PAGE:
Voodoo sorceress Marie Laveau gets into more black magic and menace in the Louisiana Bayou.
Doctor Marie Laveau: She turns men’s heads, talks to the dead and wanders into her most dangerous misadventure yet in the third novel in a trilogy by Rhodes (Yellow Moon, 2008, etc.). In her latest outing, Laveau is swept out of her usual haunts in New Orleans. Her dead muse is the ghost of El, the head nurse at Charity Hospital in the Big Easy, who since being murdered has visited the voodooienne regularly, becoming her mother figure and protector. El draws Marie first to a gruesome family homicide and then further south to a fortress of a town deep in the boondocks. In DeLaire, La., Marie finds the familial peculiarity that bonds Deet and Aaron Malveaux, the town’s sheriffs who share more than a brotherly bond. Even more disturbing than the secretive brothers is their powerful prophet of a grandmother, Nana, who is using a pharmacy full of drugs to bear the pain of her cancer. With visions that rival Marie’s, the old woman is a disturbing mirror and an unwinnable challenge for Laveau’s own magical healing properties. “A Voodoo Queen with full power can heal anything,” the old woman croaks. “Faith healing, faith-healers. Some kiss poisonous snakes; some, use prayer; some, like Christ, raise the dead. But every healing has a cost.” The plot runs a bit amiss in the last half, belatedly drawing in the cast of characters from Marie’s day job at the hospital and leaning a bit heavily on the metaphysical elements that anchor this particular trilogy. But like any good last act, Rhodes and her feisty heroine pull out all the stops in the end, combining spiritual possession, a voodoo ceremony and a ferocious storm for a set piece worthy of any Hollywood production.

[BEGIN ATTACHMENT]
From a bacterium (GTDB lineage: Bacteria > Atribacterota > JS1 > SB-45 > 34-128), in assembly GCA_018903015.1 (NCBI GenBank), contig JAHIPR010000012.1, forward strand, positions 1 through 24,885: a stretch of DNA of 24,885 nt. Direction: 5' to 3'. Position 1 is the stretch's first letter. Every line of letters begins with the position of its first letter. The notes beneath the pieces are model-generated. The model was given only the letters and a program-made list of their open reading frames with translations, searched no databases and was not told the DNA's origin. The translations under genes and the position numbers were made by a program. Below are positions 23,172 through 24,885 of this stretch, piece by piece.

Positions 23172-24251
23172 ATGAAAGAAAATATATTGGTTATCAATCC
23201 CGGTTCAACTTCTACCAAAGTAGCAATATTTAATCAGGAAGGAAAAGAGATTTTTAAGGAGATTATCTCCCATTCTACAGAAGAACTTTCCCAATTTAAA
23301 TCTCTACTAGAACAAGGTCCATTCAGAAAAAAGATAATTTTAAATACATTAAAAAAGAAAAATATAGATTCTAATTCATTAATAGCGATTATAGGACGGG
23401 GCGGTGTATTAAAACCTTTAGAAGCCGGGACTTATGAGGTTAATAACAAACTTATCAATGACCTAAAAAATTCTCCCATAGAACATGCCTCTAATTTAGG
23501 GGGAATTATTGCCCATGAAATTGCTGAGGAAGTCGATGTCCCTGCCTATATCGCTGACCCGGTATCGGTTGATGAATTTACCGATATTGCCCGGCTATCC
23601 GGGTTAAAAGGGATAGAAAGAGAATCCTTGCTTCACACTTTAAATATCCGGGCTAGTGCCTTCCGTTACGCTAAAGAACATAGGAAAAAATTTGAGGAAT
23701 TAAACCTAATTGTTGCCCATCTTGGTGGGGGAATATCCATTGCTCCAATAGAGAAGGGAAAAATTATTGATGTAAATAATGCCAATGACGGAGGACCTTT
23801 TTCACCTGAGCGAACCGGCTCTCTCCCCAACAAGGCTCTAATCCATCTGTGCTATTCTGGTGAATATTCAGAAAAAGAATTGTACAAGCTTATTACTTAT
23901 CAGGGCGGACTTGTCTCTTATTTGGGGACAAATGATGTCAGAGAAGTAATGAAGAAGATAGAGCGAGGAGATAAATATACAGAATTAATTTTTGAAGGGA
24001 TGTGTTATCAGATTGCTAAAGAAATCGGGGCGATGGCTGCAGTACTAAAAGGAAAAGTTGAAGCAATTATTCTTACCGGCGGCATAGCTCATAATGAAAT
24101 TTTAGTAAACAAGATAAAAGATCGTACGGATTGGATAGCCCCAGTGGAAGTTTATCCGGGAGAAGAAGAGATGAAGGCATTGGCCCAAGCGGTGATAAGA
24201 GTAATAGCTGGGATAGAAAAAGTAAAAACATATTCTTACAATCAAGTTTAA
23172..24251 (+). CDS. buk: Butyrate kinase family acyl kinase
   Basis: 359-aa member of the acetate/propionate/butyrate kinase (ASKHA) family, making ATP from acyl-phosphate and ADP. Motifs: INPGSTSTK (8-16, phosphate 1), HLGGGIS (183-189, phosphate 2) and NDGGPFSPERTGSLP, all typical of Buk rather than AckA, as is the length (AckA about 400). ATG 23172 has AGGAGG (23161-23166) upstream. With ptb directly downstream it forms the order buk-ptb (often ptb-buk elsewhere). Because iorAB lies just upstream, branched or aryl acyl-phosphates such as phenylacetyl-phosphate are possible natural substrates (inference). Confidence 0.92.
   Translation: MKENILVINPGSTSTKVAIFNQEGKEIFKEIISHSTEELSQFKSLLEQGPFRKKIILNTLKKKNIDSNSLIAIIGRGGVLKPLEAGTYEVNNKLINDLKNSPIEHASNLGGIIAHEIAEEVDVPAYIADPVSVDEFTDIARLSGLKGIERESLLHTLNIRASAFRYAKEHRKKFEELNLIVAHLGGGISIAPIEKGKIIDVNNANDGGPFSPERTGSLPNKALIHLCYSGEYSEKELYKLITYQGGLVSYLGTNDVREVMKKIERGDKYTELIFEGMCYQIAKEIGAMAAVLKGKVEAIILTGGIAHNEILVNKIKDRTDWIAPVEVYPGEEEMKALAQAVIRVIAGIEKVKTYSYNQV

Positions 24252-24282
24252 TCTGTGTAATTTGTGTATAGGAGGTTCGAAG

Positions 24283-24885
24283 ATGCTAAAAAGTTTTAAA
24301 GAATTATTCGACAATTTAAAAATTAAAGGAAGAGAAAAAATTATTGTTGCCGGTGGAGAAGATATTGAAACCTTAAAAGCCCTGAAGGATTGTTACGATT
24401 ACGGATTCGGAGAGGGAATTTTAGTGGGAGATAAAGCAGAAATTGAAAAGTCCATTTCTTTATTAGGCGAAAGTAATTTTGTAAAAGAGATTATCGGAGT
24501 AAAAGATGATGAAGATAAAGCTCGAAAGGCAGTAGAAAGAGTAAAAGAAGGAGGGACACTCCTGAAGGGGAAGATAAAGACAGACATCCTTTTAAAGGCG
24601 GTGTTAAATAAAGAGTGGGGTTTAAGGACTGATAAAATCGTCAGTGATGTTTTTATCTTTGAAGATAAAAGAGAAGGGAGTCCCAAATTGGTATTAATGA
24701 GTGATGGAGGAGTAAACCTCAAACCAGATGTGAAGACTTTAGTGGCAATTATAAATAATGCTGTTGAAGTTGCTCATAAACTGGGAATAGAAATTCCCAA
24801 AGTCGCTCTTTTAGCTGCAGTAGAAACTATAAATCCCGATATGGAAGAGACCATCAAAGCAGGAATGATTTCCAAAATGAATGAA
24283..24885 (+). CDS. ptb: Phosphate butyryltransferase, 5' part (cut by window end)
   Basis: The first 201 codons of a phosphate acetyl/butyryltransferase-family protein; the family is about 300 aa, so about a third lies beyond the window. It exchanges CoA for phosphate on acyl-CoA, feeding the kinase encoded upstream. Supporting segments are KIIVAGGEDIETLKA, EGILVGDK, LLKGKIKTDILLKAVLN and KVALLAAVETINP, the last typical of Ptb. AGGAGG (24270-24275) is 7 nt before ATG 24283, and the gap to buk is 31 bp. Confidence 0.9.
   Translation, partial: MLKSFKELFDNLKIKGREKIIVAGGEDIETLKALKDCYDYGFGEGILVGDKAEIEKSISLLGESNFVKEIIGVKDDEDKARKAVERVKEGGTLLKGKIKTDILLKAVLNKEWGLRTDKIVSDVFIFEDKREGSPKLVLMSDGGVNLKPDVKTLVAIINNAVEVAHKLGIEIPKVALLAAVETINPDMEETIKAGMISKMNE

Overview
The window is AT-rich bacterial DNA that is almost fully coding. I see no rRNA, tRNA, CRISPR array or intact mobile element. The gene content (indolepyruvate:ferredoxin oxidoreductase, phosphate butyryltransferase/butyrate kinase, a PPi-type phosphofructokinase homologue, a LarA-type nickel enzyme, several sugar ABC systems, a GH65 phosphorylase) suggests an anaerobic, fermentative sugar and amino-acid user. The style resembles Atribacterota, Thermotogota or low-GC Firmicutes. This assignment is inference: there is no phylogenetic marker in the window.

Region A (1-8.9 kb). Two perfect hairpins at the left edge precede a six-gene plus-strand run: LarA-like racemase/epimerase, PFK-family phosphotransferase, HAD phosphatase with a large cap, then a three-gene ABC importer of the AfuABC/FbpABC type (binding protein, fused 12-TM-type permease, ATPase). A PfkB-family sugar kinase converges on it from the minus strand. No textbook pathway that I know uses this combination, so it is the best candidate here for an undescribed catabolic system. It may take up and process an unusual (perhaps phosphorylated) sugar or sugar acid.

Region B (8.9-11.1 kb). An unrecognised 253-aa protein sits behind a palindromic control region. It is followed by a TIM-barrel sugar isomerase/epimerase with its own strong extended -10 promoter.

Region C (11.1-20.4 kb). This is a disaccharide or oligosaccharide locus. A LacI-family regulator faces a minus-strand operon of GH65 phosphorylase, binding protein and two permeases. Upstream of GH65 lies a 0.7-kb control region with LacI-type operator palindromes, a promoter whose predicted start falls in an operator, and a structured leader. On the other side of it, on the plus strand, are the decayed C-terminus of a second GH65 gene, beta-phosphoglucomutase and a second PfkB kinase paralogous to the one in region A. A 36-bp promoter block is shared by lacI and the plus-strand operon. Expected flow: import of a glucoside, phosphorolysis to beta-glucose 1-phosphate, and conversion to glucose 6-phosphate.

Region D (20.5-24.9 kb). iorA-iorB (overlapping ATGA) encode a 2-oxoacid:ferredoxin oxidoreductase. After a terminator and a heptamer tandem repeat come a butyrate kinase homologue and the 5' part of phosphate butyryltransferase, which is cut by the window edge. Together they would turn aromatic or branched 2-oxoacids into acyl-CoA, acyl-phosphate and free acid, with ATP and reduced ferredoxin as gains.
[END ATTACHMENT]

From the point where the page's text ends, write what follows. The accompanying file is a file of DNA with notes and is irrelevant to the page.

Less sexy and more spooky than its predecessors, but a fine entry in a solid supernatural series.